The film begins with an unnamed homeless man being chased across town by men on motorbikes, as well as various hunters. He makes a valiant effort to get to a jetty sitting there on a beach, but is killed before he can make it. As it turns out, this man had a daughter (Yancy Butler), who is now curious to find out exactly what happened to her father since she hadn't heard from him in a distressingly long time. After trying to find someone who will help her discover the truth of the situation, she is accosted by some not-so-nice guys from the local bar (can you see where this is leading?). After being rescued from the attackers by Chance Boudreaux (Jean-Claude Van Damme) in one of the better sequences of this kind I have seen, she hires him to help her find out what happened to her father. As it turns out, there is a group of rather nasty people in the town, led by Emil Fouchon (Lance Henriksen), who pay homeless people to participate in a game where rich clients hunt them down and attempt to kill them. Needless to say, nobody has ever survived playing this game, and normally the prey is carefully checked out to make sure that there are no family members who might come knocking and asking questions. Okay, what did you honestly expect from a film that is a) directed by John Woo and b) a film that proudly proclaims Jean-Claude Van Damme as the primary acting talent?

    To be fair, however, I have to tell you that this is honestly the best film Jean-Claude Van Damme has ever appeared in, although that is very faint praise. It was also nice to see Lance Henriksen play a character with a little bit more grunt in him, after having gotten used to seeing him in so many passive roles, as in Aliens and the like. This was an excellent casting choice, as there is a moderate amount of intelligent dialogue to be rendered in this film, and the rest of the cast except for Wilford Brimley is just not up to the task. If I had to be really picky, I'd say that this is one of the ten best action movies ever made, in spite of a typically pathetic display of acting from the man who received top billing.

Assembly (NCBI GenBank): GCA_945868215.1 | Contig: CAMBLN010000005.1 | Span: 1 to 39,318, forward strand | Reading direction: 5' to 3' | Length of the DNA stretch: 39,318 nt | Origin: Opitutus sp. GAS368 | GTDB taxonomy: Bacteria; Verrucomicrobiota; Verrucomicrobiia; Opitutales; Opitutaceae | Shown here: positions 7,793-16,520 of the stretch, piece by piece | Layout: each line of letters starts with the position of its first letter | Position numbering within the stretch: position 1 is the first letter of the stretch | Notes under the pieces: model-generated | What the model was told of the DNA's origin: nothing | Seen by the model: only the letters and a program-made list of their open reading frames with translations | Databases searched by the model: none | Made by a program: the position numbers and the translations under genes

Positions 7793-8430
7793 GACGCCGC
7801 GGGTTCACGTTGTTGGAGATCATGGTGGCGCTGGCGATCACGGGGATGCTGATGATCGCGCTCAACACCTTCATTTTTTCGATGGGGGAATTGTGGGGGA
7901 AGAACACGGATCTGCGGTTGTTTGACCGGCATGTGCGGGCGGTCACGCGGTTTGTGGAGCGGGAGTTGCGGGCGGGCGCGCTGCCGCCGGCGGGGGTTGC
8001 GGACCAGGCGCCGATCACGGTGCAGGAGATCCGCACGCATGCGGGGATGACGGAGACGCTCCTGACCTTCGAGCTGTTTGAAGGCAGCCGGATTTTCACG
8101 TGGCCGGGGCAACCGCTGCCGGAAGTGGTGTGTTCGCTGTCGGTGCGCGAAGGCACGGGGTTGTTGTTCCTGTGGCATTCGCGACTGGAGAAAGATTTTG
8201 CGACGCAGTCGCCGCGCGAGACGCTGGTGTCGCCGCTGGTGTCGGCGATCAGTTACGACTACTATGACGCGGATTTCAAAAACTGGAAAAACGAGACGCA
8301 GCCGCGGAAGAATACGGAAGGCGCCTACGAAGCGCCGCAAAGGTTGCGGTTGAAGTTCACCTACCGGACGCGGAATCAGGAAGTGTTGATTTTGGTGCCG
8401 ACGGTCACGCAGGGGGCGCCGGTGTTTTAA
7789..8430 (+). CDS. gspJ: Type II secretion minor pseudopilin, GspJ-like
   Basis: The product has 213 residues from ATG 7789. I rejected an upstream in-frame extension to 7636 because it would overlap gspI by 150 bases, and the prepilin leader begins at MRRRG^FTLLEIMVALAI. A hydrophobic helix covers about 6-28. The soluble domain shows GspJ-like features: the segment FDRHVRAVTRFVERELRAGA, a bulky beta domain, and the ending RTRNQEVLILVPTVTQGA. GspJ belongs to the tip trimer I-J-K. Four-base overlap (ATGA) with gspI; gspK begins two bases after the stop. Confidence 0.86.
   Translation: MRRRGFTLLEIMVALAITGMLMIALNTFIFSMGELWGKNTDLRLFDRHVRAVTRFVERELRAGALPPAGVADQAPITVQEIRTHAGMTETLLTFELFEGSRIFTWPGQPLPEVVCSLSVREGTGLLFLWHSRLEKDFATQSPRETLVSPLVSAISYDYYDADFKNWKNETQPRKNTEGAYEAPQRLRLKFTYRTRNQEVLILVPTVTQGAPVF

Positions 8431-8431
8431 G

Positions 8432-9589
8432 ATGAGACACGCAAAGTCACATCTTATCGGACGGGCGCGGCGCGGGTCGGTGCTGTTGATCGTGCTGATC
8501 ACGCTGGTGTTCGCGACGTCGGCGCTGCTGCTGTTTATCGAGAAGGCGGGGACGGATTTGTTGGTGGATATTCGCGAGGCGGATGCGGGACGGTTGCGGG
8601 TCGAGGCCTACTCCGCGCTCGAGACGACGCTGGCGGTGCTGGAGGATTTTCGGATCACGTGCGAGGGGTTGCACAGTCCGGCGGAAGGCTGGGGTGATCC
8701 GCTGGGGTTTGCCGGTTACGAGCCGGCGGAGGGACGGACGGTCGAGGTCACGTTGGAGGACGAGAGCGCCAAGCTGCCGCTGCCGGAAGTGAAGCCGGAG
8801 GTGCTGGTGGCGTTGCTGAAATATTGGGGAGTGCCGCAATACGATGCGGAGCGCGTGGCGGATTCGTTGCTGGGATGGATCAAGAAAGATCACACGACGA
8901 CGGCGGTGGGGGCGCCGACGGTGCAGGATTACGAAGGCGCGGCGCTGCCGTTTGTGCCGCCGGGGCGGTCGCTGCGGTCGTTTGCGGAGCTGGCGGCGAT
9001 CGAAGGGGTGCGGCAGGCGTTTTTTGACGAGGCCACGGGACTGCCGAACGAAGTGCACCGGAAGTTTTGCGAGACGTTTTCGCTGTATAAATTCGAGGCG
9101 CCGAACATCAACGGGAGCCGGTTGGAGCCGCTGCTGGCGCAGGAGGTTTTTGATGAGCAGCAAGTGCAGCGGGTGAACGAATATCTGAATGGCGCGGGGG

Transfer Quality


    Well, while Universal have certainly improved the quality of their non-16x9 Enhanced transfers lately, the sad fact remains that this film could and should have looked better. The transfer is presented in an aspect ratio of 1.85:1, and it is not 16x9 Enhanced. While it does not suffer as much as Dragon: The Bruce Lee Story (which I started reviewing on the same day) as a result of this, it does suffer from loss of detail. The transfer was as sharp as you can reasonably expect from a transfer that has been limited in this criminal manner, although it is a vast improvement upon the VHS version by virtue of being in widescreen. Shadow detail was surprisingly good, although it was a little lacking in the hunting sequence that opens the film. No low-level noise was found in this transfer. The saving grace with this transfer is that the data rate is consistently hovering around 8 Mb/s, and it frequently jumps up to 10 Mb/s during the feature presentation.

    The colours were consistently rendered, although they demonstrated a slight tendency to blend together during shots of explosions, and I am not just referring to explosions of the petrochemical variety (you know you're watching a hard-boiled action film when you get different types of explosion). Some shots tended to be slightly oversaturated with skin tones, but this was more of an artefact of the original photography rather than any fault of the mastering process. MPEG artefacts were absent from the presentation, although there were occasions when I thought that background objects had been pixellated by the compression (a look at the VHS version confirmed that this was not the case). Film-to-video artefacts were not noticed at all, which either means they were absent or in such small quantities as to make no odds. Film artefacts consisted of the very occasional black spot on the film, and this is where the transfer really defeated my expectations.